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topic 21623

High heat resistance powder coating

Current question and answers:

April 22, 2021

Q. I have read that the highest temperature that Powder Coating can endure generally is 550 °C. I have some parts that will take the direct heat off of a variety of heat sources including engines that operate between 600-800 °C. Do I have to skip the idea and move instead to ceramic coating? I have seen one that can take over 1000 °C in the UK.

Please let me know as soon as possible as I am in the midst of a project and need to make a decision soon.

Ray Stevens
- Monaco, MC
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April 2021

A. Hi Ray. Read on and it sure looks like ceramic coating it should be :-)

Luck & Regards,

pic of Ted Mooney
Ted Mooney, P.E. RET
Aloha -- an idea worth spreading
finishing.com - Pine Beach, New Jersey
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April 29, 2021

The term "Powdercoating" describes a means of application of a coating rather than the material coated onto a substrate. Many different polymers can be used to powder-coat things, mostly metals but also some timbers.
The coating is usually heat cured, typically at 200 °C or thereabouts. The coating is then not a heat proof coating, and one of the methods of removal of it, it to "burn" it off in a pyrolysis oven, often at about 450 °C. At this temp, most powder applied coatings turn to dust, and fall off.
So if you want to use your coated item at 600 °C as mentioned, powder applied coatings are not the right route.

geoff_crowley
Geoff Crowley
Crithwood Ltd.
supporting advertiser
Westfield, Scotland, UK
crithwood logo

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Previous closely related Q&A's starting in:

2003

Q. I am looking for a high heat resistant powder coating, preferably around 1300 °F (700 °C). I have been told that there is no such powder coating available, is this true?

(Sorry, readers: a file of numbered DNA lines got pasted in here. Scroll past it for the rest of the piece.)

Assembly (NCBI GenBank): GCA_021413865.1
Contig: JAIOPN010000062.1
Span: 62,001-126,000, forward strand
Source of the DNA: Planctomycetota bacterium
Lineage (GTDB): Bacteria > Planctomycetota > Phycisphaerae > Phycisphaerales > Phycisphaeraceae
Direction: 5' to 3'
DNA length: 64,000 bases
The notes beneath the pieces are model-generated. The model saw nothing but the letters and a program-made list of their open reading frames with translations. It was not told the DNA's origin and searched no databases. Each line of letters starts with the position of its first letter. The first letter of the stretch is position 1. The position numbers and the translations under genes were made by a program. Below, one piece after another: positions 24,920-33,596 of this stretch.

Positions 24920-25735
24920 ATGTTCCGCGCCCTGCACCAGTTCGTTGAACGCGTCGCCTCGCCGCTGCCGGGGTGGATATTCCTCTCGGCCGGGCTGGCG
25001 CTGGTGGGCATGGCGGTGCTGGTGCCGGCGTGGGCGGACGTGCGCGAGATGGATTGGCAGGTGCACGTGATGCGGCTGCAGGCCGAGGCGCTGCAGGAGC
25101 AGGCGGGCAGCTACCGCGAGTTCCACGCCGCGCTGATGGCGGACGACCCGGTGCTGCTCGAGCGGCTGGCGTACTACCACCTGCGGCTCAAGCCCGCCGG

Allen Burbank
Powder Coatings - Raleigh, North Carolina, U.S.
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2003

A. Yes, this is true. Up to 400 - 450 °C is possible with thermosetting powders. The only possibility would be to use enamel powder coating.

Good luck,

Remmelt Bosklopper
Remmelt Bosklopper
- Enschede, The Netherlands
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2003

A. Hi Allen. I think you would need to flame spray a porcelain/ceramic coating for that kind of temperature resistance.

Regards,

Ted Mooney, finishing.com Teds signature
Ted Mooney, P.E.
Striving to live Aloha
finishing.com - Pine Beach, New Jersey
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affil. link
"High Temperature Coatings"
from Abe Books

or

2006

Q. To whom it may concern,

I am a student of the Faculty of Technology and Metallurgy, Belgrade (Serbia), Department of Organic Chemical Technology and Polymer Engineering.
I have to do seminar work about heat resistant coating, up to 600 °C. I would appreciate it if you could give me some information about it.

Your faithfully,